Steve Baker (48:57): Yeah, you could do it today, virtually, with Survey Monkey or Doodle, or 100 other different things, right? Be anonymous but still get the responses. And I think we have to lead too, right? I mean, we really have to set the tone and say, well, we have a choice. I started out with Viktor Frankl, right? I mean, we have a choice. What are we going to choose to do? This is the last of the human freedoms guys let's choose better. That's very interesting. I like the post-it note idea, just turning it virtual. And some other stuff coming in about you know, you could deliver dinner to their family. We adored that something as a reward. Pretty neat. Pretty neat stuff.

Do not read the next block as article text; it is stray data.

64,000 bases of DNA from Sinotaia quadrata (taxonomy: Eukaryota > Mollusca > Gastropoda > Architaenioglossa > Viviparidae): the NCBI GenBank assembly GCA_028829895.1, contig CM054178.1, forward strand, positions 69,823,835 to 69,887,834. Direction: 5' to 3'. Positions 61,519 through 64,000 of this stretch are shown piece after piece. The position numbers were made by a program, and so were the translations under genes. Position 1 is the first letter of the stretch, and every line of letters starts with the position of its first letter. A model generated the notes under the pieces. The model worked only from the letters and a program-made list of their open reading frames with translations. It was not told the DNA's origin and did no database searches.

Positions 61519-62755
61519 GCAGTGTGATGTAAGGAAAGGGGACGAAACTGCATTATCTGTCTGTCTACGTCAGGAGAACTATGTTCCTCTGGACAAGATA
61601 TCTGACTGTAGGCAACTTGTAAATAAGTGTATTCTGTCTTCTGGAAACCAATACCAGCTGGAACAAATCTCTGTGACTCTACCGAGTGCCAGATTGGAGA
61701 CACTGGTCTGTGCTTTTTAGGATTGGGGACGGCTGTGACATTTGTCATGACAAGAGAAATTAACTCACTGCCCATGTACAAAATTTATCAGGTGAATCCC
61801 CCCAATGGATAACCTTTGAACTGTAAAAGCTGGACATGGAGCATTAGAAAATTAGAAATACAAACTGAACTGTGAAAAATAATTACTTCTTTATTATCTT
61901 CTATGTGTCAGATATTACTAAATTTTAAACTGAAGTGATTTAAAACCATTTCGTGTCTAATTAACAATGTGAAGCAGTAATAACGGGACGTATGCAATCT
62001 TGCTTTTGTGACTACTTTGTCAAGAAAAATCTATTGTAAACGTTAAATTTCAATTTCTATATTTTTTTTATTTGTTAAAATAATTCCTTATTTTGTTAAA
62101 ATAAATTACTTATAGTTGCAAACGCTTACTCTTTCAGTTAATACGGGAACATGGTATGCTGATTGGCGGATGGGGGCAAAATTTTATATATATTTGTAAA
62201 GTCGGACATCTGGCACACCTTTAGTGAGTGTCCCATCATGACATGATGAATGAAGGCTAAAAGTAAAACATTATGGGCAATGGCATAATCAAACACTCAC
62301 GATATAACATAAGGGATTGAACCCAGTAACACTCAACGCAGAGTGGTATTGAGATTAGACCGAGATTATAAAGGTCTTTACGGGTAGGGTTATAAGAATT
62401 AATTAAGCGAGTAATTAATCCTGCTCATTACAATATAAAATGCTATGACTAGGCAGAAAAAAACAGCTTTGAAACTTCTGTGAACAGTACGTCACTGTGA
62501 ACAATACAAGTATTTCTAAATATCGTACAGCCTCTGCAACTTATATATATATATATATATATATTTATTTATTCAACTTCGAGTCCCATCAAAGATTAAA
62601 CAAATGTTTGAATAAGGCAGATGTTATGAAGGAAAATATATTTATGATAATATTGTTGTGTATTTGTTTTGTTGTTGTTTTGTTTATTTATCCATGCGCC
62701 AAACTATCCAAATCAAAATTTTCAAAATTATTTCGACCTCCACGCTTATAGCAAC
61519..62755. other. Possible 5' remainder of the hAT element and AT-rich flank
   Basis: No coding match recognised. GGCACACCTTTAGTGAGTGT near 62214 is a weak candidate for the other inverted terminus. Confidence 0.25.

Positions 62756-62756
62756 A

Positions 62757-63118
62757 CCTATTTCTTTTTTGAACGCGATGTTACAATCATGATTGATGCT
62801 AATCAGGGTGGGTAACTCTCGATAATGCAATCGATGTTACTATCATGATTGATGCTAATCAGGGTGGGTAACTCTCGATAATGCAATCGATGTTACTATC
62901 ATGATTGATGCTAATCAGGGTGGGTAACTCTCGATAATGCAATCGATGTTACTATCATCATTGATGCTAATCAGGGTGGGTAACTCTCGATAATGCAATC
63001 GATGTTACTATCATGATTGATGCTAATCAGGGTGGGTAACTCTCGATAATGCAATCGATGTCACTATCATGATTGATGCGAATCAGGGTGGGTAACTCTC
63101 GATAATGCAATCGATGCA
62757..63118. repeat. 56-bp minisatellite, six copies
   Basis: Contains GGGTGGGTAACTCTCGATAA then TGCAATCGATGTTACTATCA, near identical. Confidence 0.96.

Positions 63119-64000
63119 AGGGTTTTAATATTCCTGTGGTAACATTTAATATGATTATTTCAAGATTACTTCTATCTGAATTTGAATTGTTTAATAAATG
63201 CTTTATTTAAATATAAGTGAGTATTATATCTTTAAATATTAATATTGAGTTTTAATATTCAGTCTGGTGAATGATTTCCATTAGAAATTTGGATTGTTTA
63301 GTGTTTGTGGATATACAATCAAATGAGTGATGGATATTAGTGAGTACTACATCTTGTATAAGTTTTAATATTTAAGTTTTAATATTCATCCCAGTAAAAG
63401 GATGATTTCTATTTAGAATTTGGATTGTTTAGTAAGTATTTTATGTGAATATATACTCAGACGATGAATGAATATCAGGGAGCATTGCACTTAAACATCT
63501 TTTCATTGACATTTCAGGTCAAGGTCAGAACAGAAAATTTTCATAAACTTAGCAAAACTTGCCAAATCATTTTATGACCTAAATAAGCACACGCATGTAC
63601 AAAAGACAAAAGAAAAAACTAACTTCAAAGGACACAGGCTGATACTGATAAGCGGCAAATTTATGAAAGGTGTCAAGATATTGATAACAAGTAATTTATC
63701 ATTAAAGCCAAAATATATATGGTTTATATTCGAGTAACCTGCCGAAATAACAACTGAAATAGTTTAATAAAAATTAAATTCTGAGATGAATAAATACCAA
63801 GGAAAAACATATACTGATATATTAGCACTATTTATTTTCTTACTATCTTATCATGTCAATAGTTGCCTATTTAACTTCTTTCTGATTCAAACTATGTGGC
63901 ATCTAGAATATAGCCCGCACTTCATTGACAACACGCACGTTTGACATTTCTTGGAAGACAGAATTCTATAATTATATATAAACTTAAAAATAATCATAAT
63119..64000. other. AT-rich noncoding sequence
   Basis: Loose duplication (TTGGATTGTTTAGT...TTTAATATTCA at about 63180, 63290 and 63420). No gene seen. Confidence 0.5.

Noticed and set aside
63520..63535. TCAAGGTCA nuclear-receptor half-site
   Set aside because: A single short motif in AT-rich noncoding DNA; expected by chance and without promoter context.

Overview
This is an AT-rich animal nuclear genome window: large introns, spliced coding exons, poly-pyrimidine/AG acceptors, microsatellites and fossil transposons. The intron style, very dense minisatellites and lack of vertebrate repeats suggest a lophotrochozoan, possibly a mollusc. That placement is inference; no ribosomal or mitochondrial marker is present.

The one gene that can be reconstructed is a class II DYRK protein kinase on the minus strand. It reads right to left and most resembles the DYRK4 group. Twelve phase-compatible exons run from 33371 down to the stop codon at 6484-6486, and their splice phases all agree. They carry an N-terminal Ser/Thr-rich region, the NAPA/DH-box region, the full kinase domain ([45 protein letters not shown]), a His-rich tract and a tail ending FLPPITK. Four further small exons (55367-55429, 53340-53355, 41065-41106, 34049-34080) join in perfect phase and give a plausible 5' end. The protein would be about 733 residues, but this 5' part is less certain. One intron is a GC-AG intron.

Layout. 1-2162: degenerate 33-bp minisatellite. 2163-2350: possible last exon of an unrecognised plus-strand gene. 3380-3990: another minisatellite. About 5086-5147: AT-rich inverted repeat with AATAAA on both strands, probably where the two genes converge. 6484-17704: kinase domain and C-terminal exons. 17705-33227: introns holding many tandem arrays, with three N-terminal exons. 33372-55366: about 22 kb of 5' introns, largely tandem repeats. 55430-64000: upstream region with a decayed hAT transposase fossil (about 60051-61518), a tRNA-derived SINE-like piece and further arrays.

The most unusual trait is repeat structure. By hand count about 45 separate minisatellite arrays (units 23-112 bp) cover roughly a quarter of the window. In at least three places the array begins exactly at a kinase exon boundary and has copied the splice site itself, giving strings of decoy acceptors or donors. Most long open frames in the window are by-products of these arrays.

Rich Armstrong (49:37): Hey, there's just another Q&A comment. It says, “We had our first MiniGame and our team rallied and crushed it out of the water. Our prize reward was team building event with food, drinks, and axe throwing. Due to isolation we may rethink that event they said but, again, and I'm guessing that that was probably straight from the people that was playing the Games, this is what we would like to do. I just want to throw out something that I thought was really kind of creative. We have, you know, a gentleman that's on our team, Steve, Michele, Chris, and he's been trying to make sure that we stay connected as we're, you know, remote. And these are recognition events that can be tied to MiniGames but we have a weekly lunch and a weekly happy hour, you know, we have weekly lunch, everybody brings their lunch and we just, you know, do this over Zoom, and then have the weekly happy hour where, you know, everybody brings their own drinks, right? And I just thought it was interesting. I mean, yesterday, what they were doing was bringing their, you know, their each of the pets and they were showing what tricks their pets could do, you know, that kind of stuff. So there's a lot of interesting and fun ways but again, it came from the team wasn't something come down from high it says everybody bring their dog and do tricks because they would probably have bailed quickly.